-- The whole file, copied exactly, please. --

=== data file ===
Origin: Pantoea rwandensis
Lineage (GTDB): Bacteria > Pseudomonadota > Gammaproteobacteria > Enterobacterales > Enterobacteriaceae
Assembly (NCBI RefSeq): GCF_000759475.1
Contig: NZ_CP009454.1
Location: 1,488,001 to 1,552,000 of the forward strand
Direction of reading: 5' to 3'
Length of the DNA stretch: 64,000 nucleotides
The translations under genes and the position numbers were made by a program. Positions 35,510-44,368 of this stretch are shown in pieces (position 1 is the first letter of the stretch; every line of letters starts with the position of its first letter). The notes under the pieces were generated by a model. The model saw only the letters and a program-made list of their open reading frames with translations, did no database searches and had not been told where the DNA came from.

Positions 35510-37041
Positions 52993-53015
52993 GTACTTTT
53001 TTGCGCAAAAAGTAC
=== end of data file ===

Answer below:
Origin: Pantoea rwandensis
Lineage (GTDB): Bacteria > Pseudomonadota > Gammaproteobacteria > Enterobacterales > Enterobacteriaceae
Assembly (NCBI RefSeq): GCF_000759475.1
Contig: NZ_CP009454.1
Location: 1,488,001 to 1,552,000 of the forward strand
Direction of reading: 5' to 3'
Length of the DNA stretch: 64,000 nucleotides
The translations under genes and the position numbers were made by a program. Positions 35,510-44,368 of this stretch are shown in pieces (position 1 is the first letter of the stretch; every line of letters starts with the position of its first letter). The notes under the pieces were generated by a model. The model saw only the letters and a program-made list of their open reading frames with translations, did no database searches and had not been told where the DNA came from.

Positions 35510-37041
Positions 52993-53015
52993 GTACTTTT
53001 TTGCGCAAAAAGTAC